This story (for it does read that way) was one of the most famous social experiments of all time. It was designed and conducted by Dr. John B. Calhoun, the American ethologist and behavioral researcher and became famously known as the “behavioral sink”.  He started his work in 1947 and published his findings in the Scientific American in 1962. His paper became known as one of the 40 studies that changed psychology and went on to be quoted upward of a 150 times a year.

Utopia is a much sort after destination but once reached can have some nasty ramifications

What Calhoun did was create a quarter acre enclosed pen for rats or, to use his words,  “built a rat city”.  It was enough to hold as many as 5000 rats and he seeded it with five pregnant females. But the population never got to that. It leveled off at about 150 and during the years he kept watch, never exceeded 2000. What happened?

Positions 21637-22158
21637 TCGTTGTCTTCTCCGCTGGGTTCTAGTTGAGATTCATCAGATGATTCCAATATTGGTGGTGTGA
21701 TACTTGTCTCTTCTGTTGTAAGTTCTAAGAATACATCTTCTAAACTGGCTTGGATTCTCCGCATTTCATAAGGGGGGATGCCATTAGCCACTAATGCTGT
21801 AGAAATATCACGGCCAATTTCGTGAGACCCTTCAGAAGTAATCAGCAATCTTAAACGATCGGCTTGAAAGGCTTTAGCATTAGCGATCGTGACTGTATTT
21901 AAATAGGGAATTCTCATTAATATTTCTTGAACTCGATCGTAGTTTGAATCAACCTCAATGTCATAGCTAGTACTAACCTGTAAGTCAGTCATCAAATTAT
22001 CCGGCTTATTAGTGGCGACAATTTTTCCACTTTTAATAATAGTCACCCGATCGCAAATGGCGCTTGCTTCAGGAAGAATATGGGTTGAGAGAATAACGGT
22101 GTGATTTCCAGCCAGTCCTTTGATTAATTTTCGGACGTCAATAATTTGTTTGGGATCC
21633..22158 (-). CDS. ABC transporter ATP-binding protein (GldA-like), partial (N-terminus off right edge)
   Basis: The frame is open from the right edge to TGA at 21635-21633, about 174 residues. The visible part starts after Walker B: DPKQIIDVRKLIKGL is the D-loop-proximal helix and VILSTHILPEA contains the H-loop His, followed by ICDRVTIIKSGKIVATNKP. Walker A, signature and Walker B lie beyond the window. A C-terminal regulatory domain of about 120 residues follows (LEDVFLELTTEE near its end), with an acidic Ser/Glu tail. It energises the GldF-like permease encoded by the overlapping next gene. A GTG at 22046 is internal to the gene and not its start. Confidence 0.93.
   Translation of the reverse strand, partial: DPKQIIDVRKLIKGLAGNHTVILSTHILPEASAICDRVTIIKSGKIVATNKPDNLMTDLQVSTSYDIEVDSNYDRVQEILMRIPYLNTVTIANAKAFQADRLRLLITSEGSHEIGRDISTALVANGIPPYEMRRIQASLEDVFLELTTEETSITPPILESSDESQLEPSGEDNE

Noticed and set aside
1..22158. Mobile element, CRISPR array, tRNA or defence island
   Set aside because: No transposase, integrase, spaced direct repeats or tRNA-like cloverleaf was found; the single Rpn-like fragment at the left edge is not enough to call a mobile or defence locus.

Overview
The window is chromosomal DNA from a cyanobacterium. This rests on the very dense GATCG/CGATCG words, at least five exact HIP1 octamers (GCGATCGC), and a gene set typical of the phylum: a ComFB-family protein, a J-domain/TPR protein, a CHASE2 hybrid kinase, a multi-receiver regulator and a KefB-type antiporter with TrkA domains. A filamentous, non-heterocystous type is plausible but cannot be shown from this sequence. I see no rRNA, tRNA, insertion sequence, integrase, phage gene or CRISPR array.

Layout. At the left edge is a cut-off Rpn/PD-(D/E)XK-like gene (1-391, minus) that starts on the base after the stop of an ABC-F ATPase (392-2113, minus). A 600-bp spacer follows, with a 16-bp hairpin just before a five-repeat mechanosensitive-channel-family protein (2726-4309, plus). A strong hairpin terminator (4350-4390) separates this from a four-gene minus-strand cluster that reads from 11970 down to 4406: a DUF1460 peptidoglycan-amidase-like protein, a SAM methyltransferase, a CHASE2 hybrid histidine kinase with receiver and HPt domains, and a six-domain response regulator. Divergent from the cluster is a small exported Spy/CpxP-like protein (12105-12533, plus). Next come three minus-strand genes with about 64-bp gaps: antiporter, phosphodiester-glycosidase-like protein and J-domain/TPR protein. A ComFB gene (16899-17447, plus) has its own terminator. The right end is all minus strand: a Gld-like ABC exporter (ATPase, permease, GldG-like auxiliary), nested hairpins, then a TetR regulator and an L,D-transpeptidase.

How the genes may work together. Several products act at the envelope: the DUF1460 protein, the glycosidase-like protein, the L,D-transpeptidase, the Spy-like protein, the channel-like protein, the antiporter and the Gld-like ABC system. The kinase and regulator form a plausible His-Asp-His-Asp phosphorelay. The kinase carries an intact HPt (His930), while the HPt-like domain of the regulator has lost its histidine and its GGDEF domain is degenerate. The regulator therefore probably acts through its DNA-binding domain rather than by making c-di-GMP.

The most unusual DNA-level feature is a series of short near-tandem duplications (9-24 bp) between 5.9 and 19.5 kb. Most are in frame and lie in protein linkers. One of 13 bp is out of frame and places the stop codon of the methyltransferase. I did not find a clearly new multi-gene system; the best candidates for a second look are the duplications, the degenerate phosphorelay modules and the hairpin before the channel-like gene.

In his 1954 experiment at the Laboratory of Psychology of the National Institute of Mental Health, his rat universe was provided with as much food, bedding and shelter as the rats required. The enclosure held no predators and disease exposure was minimal. Calhoun described his experimental universe as “rat utopia,” or “mouse paradise.” With all their visible needs met, the animals bred rapidly. The only restriction Calhoun imposed on his population was of space – and as the population grew, this became increasingly problematic. As the pens heaved with animals, one of his assistants described rodent “utopia” as having become “hell” (Marsden 1972).  Again, what happened?

Here is a very general summary of the various phases of his behavioral sink and it shows excesses resulting in a rat utopia lost or, in human terms, as Tennyson was wont to say, in paradise lost.